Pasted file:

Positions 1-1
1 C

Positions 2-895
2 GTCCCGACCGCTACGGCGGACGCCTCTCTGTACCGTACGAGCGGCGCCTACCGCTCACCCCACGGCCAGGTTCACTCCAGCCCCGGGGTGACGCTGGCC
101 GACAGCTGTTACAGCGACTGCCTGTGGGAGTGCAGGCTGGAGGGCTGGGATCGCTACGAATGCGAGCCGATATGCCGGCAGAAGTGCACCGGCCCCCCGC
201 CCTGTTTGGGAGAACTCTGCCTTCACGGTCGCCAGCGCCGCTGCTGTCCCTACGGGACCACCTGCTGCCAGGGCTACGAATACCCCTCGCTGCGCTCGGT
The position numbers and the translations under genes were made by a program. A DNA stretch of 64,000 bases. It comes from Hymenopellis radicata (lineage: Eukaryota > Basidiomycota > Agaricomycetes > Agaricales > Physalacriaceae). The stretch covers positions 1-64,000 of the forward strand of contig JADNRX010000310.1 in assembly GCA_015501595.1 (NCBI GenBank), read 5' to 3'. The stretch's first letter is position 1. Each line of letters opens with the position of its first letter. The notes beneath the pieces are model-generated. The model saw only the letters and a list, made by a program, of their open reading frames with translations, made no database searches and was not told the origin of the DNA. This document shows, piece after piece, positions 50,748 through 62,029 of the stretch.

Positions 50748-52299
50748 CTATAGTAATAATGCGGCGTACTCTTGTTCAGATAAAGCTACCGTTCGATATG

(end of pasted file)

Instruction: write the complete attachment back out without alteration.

Positions 1-1
1 C

Positions 2-895
2 GTCCCGACCGCTACGGCGGACGCCTCTCTGTACCGTACGAGCGGCGCCTACCGCTCACCCCACGGCCAGGTTCACTCCAGCCCCGGGGTGACGCTGGCC
101 GACAGCTGTTACAGCGACTGCCTGTGGGAGTGCAGGCTGGAGGGCTGGGATCGCTACGAATGCGAGCCGATATGCCGGCAGAAGTGCACCGGCCCCCCGC
201 CCTGTTTGGGAGAACTCTGCCTTCACGGTCGCCAGCGCCGCTGCTGTCCCTACGGGACCACCTGCTGCCAGGGCTACGAATACCCCTCGCTGCGCTCGGT
The position numbers and the translations under genes were made by a program. A DNA stretch of 64,000 bases. It comes from Hymenopellis radicata (lineage: Eukaryota > Basidiomycota > Agaricomycetes > Agaricales > Physalacriaceae). The stretch covers positions 1-64,000 of the forward strand of contig JADNRX010000310.1 in assembly GCA_015501595.1 (NCBI GenBank), read 5' to 3'. The stretch's first letter is position 1. Each line of letters opens with the position of its first letter. The notes beneath the pieces are model-generated. The model saw only the letters and a list, made by a program, of their open reading frames with translations, made no database searches and was not told the origin of the DNA. This document shows, piece after piece, positions 50,748 through 62,029 of the stretch.

Positions 50748-52299
50748 CTATAGTAATAATGCGGCGTACTCTTGTTCAGATAAAGCTACCGTTCGATATG